History of Medicine
Patent Office Building, ca. 1900-1906
Courtesy Library of Congress
The historic Patent Office Building covers the entire block, defined by F and G Streets, and 7th and 9th Streets. Considered the third oldest federal buildingin Washington, it houses two art museums of the Smithsonian Institution, the National Portrait Gallery and the Smithsonian American Art Museum. Designed in the Greek Revival style in the 1830s, the massive structure took over thirty years to complete. Many early government offices were located here. In the 1850s, Clara Barton worked here as a clerk to the Patent Commissioner, the first woman federal employee to receive equal pay. During the Civil War, the building was turned into military barracks, hospital, and morgue. Wounded soldiers lay on cots in third-floor galleries, among glass cases holding models of inventions that had been submitted with patent applications. The American poet Walt Whitman frequented the place and read to wounded men. The Patent Office continued to occupy the building until 1932. In 1958, United States Congress transferred the structure to the Smithsonian Institution for housing its art collections. After serving as home for american art for over three decades, the building closed for renovations in January 2000. Recently named the Donald Reynold W. Reynolds Center for American Art and Portraiture, the Patent Office Building is once again a part of the cultural life of Washington.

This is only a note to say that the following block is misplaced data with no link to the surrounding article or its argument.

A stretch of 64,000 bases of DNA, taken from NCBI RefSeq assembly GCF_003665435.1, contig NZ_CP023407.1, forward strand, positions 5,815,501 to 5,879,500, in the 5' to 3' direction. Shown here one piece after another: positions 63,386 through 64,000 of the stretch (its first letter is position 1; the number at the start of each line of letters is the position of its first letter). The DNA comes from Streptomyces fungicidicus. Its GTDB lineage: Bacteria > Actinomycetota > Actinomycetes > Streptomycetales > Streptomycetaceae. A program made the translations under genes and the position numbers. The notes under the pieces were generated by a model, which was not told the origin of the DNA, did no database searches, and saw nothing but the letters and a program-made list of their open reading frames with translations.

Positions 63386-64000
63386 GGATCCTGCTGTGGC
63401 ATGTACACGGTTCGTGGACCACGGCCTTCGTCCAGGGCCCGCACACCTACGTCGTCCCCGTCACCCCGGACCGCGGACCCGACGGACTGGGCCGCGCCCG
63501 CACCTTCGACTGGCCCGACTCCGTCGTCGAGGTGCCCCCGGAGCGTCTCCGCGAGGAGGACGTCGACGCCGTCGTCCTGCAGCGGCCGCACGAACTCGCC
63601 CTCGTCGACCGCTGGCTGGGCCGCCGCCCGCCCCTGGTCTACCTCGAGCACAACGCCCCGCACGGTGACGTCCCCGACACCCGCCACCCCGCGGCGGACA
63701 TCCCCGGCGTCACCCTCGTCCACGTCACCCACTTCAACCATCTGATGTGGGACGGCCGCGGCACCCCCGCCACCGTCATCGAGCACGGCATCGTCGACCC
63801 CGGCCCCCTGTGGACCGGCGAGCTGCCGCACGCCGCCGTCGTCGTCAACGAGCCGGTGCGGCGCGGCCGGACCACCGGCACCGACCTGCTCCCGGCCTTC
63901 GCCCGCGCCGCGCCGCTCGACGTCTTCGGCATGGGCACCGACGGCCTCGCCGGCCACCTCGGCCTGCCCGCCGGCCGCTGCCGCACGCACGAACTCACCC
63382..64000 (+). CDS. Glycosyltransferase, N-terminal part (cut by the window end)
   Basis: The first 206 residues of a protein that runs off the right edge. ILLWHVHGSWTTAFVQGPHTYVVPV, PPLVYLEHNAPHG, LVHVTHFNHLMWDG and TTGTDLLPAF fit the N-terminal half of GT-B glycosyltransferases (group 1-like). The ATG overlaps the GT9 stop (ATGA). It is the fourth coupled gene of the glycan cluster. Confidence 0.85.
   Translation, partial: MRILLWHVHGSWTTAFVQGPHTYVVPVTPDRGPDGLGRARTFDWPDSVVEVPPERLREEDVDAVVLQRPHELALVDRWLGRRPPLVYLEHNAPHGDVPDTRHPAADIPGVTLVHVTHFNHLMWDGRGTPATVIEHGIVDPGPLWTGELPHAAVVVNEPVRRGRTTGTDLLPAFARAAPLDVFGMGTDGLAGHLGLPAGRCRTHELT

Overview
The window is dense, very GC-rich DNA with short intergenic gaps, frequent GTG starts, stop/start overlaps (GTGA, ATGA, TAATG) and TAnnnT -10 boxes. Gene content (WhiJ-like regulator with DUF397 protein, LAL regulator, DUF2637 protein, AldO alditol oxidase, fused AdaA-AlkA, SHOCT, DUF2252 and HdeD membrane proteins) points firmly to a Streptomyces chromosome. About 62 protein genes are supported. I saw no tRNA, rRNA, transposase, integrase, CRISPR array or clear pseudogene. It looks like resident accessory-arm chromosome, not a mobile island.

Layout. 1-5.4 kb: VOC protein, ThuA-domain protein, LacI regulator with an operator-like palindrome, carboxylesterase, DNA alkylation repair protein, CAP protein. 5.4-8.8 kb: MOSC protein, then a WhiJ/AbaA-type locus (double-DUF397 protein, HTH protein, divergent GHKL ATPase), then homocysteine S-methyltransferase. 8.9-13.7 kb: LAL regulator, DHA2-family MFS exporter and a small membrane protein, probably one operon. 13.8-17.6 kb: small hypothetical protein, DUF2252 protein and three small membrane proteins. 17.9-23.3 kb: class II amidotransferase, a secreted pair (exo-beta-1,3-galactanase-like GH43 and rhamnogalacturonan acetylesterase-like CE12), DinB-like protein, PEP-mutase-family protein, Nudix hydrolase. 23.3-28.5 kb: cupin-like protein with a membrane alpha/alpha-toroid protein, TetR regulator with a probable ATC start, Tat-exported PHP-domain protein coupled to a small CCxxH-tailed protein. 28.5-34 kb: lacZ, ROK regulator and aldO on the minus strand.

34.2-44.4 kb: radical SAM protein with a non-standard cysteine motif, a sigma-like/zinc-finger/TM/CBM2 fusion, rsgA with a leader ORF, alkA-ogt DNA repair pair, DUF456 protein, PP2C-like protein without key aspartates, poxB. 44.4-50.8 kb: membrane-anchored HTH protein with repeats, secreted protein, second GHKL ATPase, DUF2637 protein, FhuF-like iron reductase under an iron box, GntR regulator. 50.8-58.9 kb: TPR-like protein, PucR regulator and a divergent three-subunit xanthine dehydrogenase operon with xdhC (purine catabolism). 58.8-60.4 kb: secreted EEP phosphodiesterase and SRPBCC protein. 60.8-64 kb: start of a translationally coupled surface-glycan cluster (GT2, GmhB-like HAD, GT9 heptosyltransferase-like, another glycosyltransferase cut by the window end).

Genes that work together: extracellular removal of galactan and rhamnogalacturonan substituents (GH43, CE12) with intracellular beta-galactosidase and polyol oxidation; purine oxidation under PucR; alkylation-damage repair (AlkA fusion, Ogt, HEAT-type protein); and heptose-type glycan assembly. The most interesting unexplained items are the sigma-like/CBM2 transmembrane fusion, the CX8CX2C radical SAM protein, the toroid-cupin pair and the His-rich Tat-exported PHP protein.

See: #11 on Downtown Map.
Nearest Metro Station: 'Gallery Place-Chinatown' on Red, Green and Yellow Lines.